Holocene vegetation, fire and land use dynamics at Lake Svityaz, an agriculturally marginal site in northwestern Ukraine

Schwörer, Christoph; Gobet, Erika; van Leeuwen, Jacqueline F. N.; Bögli, Sarah; Imboden, Rachel; van der Knaap, W. O.; Kotova, Nadezhda; Makhortykh, Sergej; Tinner, Willy (2021). Holocene vegetation, fire and land use dynamics at Lake Svityaz, an agriculturally marginal site in northwestern Ukraine (In Press). Vegetation History and Archaeobotany Springer 10.1007/s00334-021-00844-z

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Observing natural vegetation dynamics over the entire Holocene is difficult in Central Europe, due to pervasive and increasing human disturbance since the Neolithic. One strategy to minimize this limitation is to select a study site in an area that is marginal for agricultural activity. Here, we present a new sediment record from Lake Svityaz in northwestern Ukraine. We have reconstructed regional and local vegetation and fire dynamics since the Late Glacial using pollen, spores, macrofossils and charcoal. Boreal forest composed of Pinus sylvestris and Betula with continental Larix decidua and Pinus cembra established in the region around 13,450 cal BP, replacing an open, steppic landscape. The first temperate tree to expand was Ulmus at 11,800 cal BP, followed by Quercus, Fraxinus excelsior, Tilia and Corylus ca. 1,000 years later. Fire activity was highest during the Early Holocene, when summer solar insolation reached its maximum. Carpinus betulus and Fagus sylvatica established at ca. 6,000 cal BP, coinciding with the first indicators of agricultural activity in the region and a transient climatic shift to cooler and moister conditions. Human impact on the vegetation remained initially very low, only increasing during the Bronze Age, at ca. 3,400 cal BP. Large-scale forest openings and the establishment of the present-day cultural landscape occurred only during the past 500 years. The persistence of highly diverse mixed forest under absent or low anthropogenic disturbance until the Early Middle Ages corroborates the role of human impact in the impoverishment of temperate forests elsewhere in Central Europe. The preservation or reestablishment of such diverse forests may mitigate future climate change impacts, specifically by lowering fire risk under warmer and drier conditions.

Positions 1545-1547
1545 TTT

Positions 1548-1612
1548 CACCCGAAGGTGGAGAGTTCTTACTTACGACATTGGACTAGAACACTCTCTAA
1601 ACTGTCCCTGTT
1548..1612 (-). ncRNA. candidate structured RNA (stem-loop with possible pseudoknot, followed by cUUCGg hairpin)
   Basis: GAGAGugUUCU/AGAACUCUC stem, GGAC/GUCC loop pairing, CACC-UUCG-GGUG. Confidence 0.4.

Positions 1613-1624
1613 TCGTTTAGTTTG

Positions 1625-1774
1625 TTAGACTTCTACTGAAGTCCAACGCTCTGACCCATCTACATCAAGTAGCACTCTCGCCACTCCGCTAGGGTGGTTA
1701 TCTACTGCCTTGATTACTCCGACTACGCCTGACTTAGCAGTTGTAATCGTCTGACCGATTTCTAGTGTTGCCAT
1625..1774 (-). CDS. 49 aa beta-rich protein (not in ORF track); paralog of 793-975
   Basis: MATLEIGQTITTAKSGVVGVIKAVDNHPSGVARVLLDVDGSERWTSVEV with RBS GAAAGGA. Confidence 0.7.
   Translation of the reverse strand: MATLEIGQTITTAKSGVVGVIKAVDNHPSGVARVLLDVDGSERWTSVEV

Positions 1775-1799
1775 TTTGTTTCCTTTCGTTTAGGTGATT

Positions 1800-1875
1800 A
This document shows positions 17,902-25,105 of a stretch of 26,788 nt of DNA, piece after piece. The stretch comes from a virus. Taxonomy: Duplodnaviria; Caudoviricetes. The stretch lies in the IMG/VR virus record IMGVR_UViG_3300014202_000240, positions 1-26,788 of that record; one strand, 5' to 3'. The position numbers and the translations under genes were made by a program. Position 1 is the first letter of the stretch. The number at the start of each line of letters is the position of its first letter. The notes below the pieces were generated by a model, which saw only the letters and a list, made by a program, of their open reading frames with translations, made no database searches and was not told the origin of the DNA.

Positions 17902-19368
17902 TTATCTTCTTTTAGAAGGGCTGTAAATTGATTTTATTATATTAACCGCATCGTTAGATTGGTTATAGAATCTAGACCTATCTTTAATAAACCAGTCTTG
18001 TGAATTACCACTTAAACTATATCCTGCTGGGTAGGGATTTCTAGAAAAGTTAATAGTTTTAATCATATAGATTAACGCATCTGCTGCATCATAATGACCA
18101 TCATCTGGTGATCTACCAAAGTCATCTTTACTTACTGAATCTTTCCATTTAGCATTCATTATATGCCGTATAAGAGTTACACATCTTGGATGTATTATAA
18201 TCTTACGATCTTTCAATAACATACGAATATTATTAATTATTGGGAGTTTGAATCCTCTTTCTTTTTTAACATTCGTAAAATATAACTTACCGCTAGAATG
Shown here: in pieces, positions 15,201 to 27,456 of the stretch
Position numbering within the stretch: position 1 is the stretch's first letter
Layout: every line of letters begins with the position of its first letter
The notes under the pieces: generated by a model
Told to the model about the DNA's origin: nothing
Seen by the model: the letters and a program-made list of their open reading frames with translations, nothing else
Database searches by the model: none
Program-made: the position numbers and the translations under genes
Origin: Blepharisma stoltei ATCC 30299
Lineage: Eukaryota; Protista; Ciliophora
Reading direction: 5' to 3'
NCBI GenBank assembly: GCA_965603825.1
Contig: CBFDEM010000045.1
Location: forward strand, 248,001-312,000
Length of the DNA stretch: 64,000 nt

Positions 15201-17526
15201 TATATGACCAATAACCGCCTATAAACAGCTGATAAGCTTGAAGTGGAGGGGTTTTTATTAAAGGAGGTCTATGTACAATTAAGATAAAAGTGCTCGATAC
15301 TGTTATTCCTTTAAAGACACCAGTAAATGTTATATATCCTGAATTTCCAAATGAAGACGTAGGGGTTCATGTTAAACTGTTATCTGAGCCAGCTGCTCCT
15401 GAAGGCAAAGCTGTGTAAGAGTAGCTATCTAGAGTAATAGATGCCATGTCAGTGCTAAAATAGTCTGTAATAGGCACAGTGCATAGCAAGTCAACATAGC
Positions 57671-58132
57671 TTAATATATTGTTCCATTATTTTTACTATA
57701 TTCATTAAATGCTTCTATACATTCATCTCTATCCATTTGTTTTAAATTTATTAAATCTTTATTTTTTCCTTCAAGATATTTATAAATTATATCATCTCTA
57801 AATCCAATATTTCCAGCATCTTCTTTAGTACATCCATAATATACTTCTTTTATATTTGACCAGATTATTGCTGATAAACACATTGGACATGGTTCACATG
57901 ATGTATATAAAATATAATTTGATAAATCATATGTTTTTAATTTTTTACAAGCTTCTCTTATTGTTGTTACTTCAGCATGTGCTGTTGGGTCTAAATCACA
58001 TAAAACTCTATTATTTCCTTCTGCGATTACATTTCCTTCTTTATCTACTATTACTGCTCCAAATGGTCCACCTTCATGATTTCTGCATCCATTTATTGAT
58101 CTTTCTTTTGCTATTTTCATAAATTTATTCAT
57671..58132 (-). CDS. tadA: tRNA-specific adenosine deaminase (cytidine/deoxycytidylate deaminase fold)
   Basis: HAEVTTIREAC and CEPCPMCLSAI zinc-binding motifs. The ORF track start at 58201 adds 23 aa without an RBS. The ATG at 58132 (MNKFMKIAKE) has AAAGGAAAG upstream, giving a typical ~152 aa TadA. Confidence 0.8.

Item Type:

Journal Article (Original Article)

Division/Institute:

08 Faculty of Science > Department of Biology > Institute of Plant Sciences (IPS)
10 Strategic Research Centers > Oeschger Centre for Climate Change Research (OCCR)
08 Faculty of Science > Department of Biology > Institute of Plant Sciences (IPS) > Palaeoecology

UniBE Contributor:

Schwörer, Christoph; Gobet, Erika; van Leeuwen, Jacqueline; Imboden, Rachel; van der Knaap, Pim and Tinner, Willy

Subjects:

500 Science > 580 Plants (Botany)

ISSN:

0939-6314

Publisher:

Springer

Language:

English

Submitter:

Peter Alfred von Ballmoos-Haas

Date Deposited:

02 Aug 2021 11:36

Last Modified:

02 Aug 2021 11:36

Publisher DOI:

10.1007/s00334-021-00844-z

Uncontrolled Keywords:

Biodiversity; Climate change; Human impact; Macrofossils; Palaeoecology; Pollen analysis

BORIS DOI:

10.48350/157693

URI:

https://boris.unibe.ch/id/eprint/157693

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